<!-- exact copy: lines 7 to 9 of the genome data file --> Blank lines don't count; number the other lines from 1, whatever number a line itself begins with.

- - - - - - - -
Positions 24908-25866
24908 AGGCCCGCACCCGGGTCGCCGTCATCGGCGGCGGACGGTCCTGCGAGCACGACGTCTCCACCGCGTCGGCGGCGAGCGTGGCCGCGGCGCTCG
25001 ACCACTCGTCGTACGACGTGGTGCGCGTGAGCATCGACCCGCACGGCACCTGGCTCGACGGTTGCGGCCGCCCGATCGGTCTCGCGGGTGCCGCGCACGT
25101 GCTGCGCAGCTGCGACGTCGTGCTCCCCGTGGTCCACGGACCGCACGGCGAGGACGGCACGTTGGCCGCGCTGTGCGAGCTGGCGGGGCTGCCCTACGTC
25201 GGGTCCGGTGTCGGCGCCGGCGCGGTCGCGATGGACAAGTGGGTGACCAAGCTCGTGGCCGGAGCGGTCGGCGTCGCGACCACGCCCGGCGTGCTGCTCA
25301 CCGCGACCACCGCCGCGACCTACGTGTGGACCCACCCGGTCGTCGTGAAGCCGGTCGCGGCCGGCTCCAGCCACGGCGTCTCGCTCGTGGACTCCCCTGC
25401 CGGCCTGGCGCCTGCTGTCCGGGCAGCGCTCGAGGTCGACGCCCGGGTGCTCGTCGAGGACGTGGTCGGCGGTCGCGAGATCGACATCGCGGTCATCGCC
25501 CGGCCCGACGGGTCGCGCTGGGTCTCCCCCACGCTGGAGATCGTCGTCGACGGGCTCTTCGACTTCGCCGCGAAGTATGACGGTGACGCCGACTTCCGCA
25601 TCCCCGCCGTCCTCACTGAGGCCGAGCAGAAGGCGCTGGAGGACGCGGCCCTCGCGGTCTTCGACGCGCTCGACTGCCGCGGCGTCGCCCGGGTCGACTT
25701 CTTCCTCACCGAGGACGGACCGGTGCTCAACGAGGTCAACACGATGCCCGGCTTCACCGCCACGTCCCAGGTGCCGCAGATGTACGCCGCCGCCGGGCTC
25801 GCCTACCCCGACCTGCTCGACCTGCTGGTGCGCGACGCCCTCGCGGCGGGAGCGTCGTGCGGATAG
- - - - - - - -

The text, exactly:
25401 CGGCCTGGCGCCTGCTGTCCGGGCAGCGCTCGAGGTCGACGCCCGGGTGCTCGTCGAGGACGTGGTCGGCGGTCGCGAGATCGACATCGCGGTCATCGCC
25501 CGGCCCGACGGGTCGCGCTGGGTCTCCCCCACGCTGGAGATCGTCGTCGACGGGCTCTTCGACTTCGCCGCGAAGTATGACGGTGACGCCGACTTCCGCA
25601 TCCCCGCCGTCCTCACTGAGGCCGAGCAGAAGGCGCTGGAGGACGCGGCCCTCGCGGTCTTCGACGCGCTCGACTGCCGCGGCGTCGCCCGGGTCGACTT